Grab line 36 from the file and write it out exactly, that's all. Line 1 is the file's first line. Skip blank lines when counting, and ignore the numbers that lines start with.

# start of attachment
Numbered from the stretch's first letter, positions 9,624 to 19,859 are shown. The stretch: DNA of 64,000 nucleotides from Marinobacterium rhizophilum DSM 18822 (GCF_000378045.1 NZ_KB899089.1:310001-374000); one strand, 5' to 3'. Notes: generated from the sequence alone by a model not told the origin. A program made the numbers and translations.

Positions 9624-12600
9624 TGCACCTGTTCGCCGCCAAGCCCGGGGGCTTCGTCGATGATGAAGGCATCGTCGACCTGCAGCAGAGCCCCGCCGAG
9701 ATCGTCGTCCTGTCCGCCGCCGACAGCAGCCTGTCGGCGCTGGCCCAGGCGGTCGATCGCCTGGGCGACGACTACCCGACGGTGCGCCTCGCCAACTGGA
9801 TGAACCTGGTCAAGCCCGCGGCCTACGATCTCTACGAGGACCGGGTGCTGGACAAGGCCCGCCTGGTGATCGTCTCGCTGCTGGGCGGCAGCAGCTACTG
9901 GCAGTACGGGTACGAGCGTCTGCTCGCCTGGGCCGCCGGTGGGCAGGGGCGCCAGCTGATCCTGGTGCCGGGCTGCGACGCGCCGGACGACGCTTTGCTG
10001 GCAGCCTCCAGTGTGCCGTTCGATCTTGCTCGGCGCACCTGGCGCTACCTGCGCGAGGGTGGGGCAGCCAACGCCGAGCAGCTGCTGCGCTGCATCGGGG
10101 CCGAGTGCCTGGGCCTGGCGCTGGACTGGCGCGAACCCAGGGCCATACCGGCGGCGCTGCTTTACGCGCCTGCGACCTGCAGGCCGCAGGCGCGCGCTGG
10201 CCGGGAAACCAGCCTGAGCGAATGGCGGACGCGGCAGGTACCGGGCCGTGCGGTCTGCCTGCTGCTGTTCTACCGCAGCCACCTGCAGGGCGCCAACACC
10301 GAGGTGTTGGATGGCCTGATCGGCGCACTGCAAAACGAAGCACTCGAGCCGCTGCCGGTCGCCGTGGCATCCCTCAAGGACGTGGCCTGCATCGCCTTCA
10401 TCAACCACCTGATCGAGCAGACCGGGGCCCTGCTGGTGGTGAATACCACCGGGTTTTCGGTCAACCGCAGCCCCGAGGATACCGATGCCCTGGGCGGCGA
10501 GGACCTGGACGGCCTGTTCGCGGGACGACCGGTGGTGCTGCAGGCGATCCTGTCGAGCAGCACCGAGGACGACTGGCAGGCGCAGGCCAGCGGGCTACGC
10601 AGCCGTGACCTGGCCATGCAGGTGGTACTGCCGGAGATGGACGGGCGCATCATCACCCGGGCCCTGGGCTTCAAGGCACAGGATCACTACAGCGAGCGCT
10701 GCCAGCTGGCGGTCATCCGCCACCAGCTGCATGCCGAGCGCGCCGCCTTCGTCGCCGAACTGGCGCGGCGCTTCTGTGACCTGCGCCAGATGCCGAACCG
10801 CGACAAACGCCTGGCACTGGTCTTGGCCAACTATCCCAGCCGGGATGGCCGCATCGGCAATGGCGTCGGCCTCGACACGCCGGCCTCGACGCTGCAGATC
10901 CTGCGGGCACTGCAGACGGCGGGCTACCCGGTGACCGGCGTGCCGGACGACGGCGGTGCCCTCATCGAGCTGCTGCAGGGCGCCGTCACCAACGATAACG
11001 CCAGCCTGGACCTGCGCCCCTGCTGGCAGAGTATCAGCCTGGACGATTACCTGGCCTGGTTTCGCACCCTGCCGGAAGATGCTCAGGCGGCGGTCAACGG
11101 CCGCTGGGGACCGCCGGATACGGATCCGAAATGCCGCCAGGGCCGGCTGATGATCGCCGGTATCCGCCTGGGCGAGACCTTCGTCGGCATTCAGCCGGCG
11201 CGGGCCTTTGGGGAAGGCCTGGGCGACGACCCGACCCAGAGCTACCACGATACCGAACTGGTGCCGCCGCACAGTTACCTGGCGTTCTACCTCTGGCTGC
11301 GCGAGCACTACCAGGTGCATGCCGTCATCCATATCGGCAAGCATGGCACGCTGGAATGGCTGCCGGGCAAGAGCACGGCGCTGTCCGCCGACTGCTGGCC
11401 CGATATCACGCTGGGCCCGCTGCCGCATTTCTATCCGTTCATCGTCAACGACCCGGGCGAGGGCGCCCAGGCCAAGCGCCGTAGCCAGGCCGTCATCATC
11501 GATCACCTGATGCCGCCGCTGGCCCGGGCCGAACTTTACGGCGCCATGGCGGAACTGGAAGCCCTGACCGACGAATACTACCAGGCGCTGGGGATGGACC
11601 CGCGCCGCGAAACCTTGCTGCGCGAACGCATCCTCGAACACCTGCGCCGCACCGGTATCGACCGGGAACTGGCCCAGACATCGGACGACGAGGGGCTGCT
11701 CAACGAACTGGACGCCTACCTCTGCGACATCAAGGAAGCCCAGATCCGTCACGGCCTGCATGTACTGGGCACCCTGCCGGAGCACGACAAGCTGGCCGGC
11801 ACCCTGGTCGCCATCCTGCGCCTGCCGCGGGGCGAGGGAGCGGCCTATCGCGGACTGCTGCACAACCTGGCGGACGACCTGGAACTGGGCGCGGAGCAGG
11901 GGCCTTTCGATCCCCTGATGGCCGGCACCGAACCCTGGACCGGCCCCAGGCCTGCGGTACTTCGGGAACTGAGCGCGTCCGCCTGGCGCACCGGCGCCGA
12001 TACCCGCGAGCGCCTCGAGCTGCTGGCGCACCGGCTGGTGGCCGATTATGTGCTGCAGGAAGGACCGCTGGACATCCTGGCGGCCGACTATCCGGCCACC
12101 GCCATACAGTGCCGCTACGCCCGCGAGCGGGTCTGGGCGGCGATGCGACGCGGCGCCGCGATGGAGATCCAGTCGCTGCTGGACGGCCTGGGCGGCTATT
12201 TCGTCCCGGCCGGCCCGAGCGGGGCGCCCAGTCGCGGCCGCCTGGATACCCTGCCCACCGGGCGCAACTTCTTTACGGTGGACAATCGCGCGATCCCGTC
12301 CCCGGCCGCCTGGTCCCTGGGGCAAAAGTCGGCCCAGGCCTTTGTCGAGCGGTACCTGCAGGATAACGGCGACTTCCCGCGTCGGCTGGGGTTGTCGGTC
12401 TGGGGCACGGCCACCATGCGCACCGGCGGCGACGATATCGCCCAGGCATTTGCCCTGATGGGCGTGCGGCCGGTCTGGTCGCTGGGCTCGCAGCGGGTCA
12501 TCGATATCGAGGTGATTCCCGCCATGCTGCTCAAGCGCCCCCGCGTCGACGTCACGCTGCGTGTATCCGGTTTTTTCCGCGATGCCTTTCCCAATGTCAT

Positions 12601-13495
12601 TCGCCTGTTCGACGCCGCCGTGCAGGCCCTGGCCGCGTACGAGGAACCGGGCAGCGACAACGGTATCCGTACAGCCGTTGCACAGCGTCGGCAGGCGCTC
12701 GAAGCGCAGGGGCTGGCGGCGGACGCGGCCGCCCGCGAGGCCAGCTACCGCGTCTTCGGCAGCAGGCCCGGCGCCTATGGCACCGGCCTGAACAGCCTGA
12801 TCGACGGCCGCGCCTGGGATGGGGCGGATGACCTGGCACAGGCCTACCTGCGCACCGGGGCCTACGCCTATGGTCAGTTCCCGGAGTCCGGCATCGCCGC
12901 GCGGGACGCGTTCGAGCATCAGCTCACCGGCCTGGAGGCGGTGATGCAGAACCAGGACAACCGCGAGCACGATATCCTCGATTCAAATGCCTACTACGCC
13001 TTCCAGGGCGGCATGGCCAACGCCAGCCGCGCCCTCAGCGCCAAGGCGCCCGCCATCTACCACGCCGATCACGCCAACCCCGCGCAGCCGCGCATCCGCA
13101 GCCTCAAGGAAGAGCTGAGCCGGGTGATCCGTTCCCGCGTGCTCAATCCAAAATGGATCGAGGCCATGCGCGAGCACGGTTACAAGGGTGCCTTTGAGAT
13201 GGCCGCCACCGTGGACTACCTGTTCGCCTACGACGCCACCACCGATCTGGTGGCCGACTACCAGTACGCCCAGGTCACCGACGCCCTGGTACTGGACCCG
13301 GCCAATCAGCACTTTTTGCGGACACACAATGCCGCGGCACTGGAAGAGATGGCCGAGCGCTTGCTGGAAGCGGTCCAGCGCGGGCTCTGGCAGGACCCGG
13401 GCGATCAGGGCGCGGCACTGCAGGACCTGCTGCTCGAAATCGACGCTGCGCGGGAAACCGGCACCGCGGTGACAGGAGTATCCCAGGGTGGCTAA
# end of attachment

12801 TCGACGGCCGCGCCTGGGATGGGGCGGATGACCTGGCACAGGCCTACCTGCGCACCGGGGCCTACGCCTATGGTCAGTTCCCGGAGTCCGGCATCGCCGC